Some Universities have had a problem implementing section 504 of the Rehabilitation Act, which was amended to include equal access to electronic and information technology. This can be especially problematic to institutions that receive federal subsidies since they are lawfully required to be 504 compliant. Fortunately, there are diversability service providers like Applied Development LLC that specialize in helping institutions create an inclusive working or learning environment to follow 504 compliance.

What Universities Need to Know about 504 Compliance

With digital learning playing an essential role during and after the pandemic, digital accessibility has become vital to classrooms. Section 504 of the Rehabilitation Act requires all learning institutions to provide equal academic opportunities to everyone, including students with disabilities. According to the Department of U.S Health and Human Services, a disabled person is anyone who has a mental or physical impairment that impedes a major life function.

Section 504 also requires all universities and colleges that receive federal funding to provide reasonable accommodation to disabled students and ensure they do not exclude them from facilities and learning programs. Reasonable accommodation means students with disabilities can freely access learning environments, digital content, applications, websites, and digital documents with reasonable adjustments. Educational facilities should also extend these accommodations to qualified employees, provided that doing so wouldn’t pose undue hardships.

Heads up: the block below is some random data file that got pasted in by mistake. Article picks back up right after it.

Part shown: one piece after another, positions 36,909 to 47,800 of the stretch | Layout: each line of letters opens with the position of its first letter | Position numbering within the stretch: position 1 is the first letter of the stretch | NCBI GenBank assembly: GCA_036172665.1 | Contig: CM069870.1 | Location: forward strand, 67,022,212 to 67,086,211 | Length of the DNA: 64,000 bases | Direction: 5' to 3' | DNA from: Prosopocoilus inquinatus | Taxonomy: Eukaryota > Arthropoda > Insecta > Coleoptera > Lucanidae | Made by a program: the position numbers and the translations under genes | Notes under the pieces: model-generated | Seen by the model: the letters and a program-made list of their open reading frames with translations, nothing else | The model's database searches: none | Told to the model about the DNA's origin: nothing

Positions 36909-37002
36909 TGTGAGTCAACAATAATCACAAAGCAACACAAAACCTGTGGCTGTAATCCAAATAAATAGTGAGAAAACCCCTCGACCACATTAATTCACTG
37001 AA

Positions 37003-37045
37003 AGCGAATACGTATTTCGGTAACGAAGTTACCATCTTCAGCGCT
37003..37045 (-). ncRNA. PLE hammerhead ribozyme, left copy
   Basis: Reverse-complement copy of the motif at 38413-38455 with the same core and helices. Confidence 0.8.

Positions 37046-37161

How to Implement/ Become 504 Compliant

Reasonable accommodation can seem a bit arbitrary when it comes to execution, especially if one isn’t aware of the requirements. Here are some modifications the university can make to be 504 compliant:

Modified forms of exam

Universities should alter the form of exams if the existing procedures put disabled students at a disadvantage. The modifications could include a professor reading the exam orally, invigilated individually, typing it, or dictating it depending on the student’s documented disability. However, the university can make an exception to test a particular skill.

Assistance in course study

Provide services like note-takers for students with hearing impairments or deafness, learning disabilities, or orthopedic impairments. Readers for students with visual impairments or blindness and qualified interpreters for students with all kinds of disabilities. Also, in this regard, computer software programs or other assistive technology devices should be permitted to assist in study skills and test-taking.

Course exemptions and modifications

On a case-by-case basis, grant modifications, waivers, or substitutes of courses in significant courses or degree requirements. However, universities can make an exception if it demonstrates that the alteration would affect essential parts of the program.

Extended time

Universities should provide additional time to complete coursework or tests to students whose documentation calls explicitly for that accommodation.

Accessibility of classrooms 

The instructor should change the classroom location or remove architectural barriers provide access to students with mobility impairment. 

Applied Development Offers Full-Time 504 Compliance Services

Applied Development can assist your university meet 504 compliance requirements. Our team of knowledgeable accessibility professionals has a lot of experience and information that will tremendously help your agency whether you are looking into 504 compliance to improve your user experience or you have a legal need to comply. 

We champion the rights of people of all abilities to work and communicate effectively. Additionally, we provide direct compliance services, including reader services, CART transcription, and sign language interpretation.

Call us at 410.571.4016 or contact us online to learn how we can help your university.